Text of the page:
“Right when I started, we were awarded ‘dive bar of the year’ by some nationwide dive bar association. That got us some good coverage, but I really feel like what happened was we had so many great chefs come into Portland, and then they would give such cred to the Reel. And then Feast would come into town, and those chefs would bring their chef buddies. Sean Brock, Andy Ricker — we’re so fortunate that those guys were as kind, are as kind and complimentary as they are about our tiny little spot that could barely hold their line.” — Carey Bolton

“That’s when I knew that I had the greatest job ever…”

“[Me and my friends] went to this honky-tonk called Hanks [in Indianapolis] and on their menu they had fried chicken. We’re at the bar, we get there, and we need to eat dinner. They have fried chicken, I want to try it… So I ask the bartender, ‘Hey, are you serving chicken?’ And he said, ‘No it’s only during the week.’ So we start chatting and I say, “Aw, I work at a chicken spot in Portland. I work at Reel M Inn.’ And he’s like, ‘Oh my god, I love it there, it’s such a rad place.’ So we ordered drinks, sat down, all of a sudden he came out and fed me and my seven friends fried chicken. He had turned the fryer on for us and didn’t charge us a single penny because we worked at Reel M Inn… The guy was a brewer, so he used to go to craft beer conferences, and any time he went to Portland, he came to Reel M Inn… That’s when I was like, ‘Holy shit, I work at a legit-ass spot. That’s when I knew that I had the greatest job ever.” — Mel Gonzales

An “Order Here” sign hangs crooked next to a neon Widmer logo in the back of the bar

The cooler at Reel M Inn, still stocked, sits next to the back kitchen of Reel M Inn.

“You’re solo and have to tend bar, bus, cook, bounce, the whole nine…”

“Watching Carey being able to handle that bar solo, when it was packed and raucous with a two-hour wait on chicken, with her level of charm, grace, hospitality, and logistical skill, just seemed to continuously create such a great vibe in the place. The best nights were always when it was jumping and several groups of strangers would get caught up and start singing together to the jukebox or break out in an impromptu dance party.

“This leads to why the place is so special: It’s a place where anyone and everyone can feel welcome. The fried chicken brings everybody in, old or young, rich or broke, any race, but the age-old charm, the genuinely welcoming bartenders, the pricing make it so it can be enjoyed by everyone… I also feel that being majority women-owned and -operated makes the bar special on many levels. It’s an incredibly tough bartending job as you’re solo and have to tend bar, bus, cook, bounce, the whole nine, and the women we have doing it just really excel in a way that I don’t think many men could or have. Having a strong female owner and manager helps create a dynamic, empowering, and safe environment for all the people involved, which is obviously a major problem in this industry.” — Alex Briggs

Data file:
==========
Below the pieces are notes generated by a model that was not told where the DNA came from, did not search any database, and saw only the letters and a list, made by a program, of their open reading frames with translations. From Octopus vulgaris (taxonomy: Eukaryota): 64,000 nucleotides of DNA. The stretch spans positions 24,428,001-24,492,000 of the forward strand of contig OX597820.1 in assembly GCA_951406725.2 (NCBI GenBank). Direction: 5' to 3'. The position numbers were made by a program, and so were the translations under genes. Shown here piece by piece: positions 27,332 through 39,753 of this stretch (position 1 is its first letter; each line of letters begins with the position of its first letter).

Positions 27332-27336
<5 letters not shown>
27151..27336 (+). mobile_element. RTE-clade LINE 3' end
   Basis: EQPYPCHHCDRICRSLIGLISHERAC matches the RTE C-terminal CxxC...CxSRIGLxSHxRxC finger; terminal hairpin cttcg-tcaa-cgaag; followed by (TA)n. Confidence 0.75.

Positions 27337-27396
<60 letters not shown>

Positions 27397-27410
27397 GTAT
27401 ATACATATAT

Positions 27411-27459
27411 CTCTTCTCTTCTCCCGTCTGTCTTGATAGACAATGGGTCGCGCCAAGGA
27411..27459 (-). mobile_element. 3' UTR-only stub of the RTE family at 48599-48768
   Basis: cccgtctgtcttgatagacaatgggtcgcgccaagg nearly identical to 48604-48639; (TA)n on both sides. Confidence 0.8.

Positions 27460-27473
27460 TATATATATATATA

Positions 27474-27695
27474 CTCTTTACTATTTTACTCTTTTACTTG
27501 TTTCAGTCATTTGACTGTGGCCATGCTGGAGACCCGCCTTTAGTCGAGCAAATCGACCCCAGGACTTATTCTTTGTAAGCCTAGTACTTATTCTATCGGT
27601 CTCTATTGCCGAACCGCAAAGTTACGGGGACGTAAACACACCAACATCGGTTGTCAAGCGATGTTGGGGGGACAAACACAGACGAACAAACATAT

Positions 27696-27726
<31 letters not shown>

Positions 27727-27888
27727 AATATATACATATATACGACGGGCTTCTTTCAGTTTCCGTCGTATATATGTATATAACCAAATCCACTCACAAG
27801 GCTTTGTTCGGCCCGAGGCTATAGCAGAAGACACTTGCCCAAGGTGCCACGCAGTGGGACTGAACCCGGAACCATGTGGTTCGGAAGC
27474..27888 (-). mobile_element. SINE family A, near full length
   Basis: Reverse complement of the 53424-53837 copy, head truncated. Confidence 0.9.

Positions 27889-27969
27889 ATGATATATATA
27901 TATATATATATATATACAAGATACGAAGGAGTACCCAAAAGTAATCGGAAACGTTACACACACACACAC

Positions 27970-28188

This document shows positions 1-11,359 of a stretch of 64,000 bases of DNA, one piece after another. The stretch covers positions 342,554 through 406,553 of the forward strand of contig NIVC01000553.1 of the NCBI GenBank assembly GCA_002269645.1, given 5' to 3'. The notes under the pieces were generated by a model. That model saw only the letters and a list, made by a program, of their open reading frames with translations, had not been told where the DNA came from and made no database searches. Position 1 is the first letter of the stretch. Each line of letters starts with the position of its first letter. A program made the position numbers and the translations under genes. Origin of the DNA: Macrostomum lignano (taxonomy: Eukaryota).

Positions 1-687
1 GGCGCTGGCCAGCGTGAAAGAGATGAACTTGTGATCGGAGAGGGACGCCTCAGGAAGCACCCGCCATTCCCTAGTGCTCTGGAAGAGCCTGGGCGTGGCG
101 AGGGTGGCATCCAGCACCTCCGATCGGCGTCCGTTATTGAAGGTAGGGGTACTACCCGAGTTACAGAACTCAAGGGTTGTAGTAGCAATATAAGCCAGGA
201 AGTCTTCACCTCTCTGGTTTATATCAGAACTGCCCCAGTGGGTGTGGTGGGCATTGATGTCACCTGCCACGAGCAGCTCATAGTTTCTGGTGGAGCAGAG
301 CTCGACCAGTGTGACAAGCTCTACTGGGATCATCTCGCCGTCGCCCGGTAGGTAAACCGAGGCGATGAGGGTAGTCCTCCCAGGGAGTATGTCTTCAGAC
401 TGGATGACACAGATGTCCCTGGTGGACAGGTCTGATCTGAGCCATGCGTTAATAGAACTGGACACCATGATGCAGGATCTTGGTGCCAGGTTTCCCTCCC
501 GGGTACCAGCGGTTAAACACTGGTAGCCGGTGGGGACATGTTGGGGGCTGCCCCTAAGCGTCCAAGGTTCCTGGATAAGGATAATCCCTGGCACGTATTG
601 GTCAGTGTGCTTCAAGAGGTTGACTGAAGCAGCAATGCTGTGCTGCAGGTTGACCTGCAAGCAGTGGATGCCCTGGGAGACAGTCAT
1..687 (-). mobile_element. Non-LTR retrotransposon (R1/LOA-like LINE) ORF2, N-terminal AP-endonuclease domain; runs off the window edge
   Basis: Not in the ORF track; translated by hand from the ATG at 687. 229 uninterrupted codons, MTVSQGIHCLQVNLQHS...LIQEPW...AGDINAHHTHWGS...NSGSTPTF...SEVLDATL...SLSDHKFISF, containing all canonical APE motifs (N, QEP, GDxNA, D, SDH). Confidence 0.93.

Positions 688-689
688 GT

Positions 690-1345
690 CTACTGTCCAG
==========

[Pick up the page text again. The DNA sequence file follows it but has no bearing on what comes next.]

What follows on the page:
Empty sidewalk tables line the red facade of Reel M Inn Tavern

The sign at Reel M Inn
Molly J. Smith /EPDX

“When you gotta pay the bills, we had to figure out something…”

“It was March 16, we closed our doors during the day shift, and we just needed to sit and wait. We were caught so off guard, we didn’t think it was what it was. We didn’t know how horrific it would be. And it just came down to safety: The girls sat down, and we talked: Nobody wanted to work, but nobody wanted to not work. We were closed for two months, we all got together, and we figured out what our precautions would be. We put in outdoor seating, we put a Dutch door on the Reel so nobody could come in, and we did walk-up service — no Caviar and DoorDash… When you gotta pay the bills, we had to figure out something. We make a very narrow profit margin with our chicken — it’s fresh chicken, it’s local chicken — so we had to find a way to make money off of food. Our sales reversed: We sell a ton of booze and a little chicken, but now we needed to sell a ton of chicken and a little booze. A sandwich makes a lot of sense with that. The sandwich really allowed us to keep the doors open, get people back in — it got a little buzz on the street. ” — Carey Bolton

“In all of this, it’s been interesting, because we’ve met all sorts of people who moved to Portland during the pandemic and are coming to Reel M Inn for the first time, fell in love with us, and kept coming back. [They] don’t know the pure magic Reel M Inn holds when you’re trying to eat chicken, trying to not get hit with a pool cue while waiting in line for some Jell-O shots. So many first-timers during this pandemic. We can still have this community feel, regular feel. This is a home base even for people who have never waited three hours for chicken.” — Mel Gonzales

“…It’s like a damn family”

“It’s so cliche, but it is like a damn family. You see these people, they’ll come in every day or every week for years, and then you won’t see them for two, three months, and you’ll worry about them. You’ll text them. That’s the heartbeat of that place: the regulars. We have such a wide variety of regulars, from a 21-year-old to a 91-year-old, nobody bats an eye.” Carey Bolton

“There’s this gentleman, Dave, who comes in — he’s the first person who comes in. Tequila shot and ice water, gambles. It had some sort of feeling normal that he was there [when he came back after reopening]. He’s not around as much, but he still makes a point to come in and visit us a couple days a week. He’s tequila Dave.” — Mel Gonzales

“Try and describe the Reel to someone, it doesn’t do it justice…”

“You just have to experience it. It’s an experience. If you try and describe the Reel to someone, it still doesn’t do it justice. I think it’s an experience… we are cheap, we are kind. We are friendly and we have a great product. We pour deep and we’re one of the cheapest bars in town. Everything we serve is consistent, whether chicken, booze, or Jell-O shots. And our smiling faces.” — Mel Gonzales

I don’t want to sound cliche here, but that place has magic of its own.” — Carey Bolton


Samantha Bakall is a Chinese-American freelance journalist and photographer specializing in diversity-based food issues.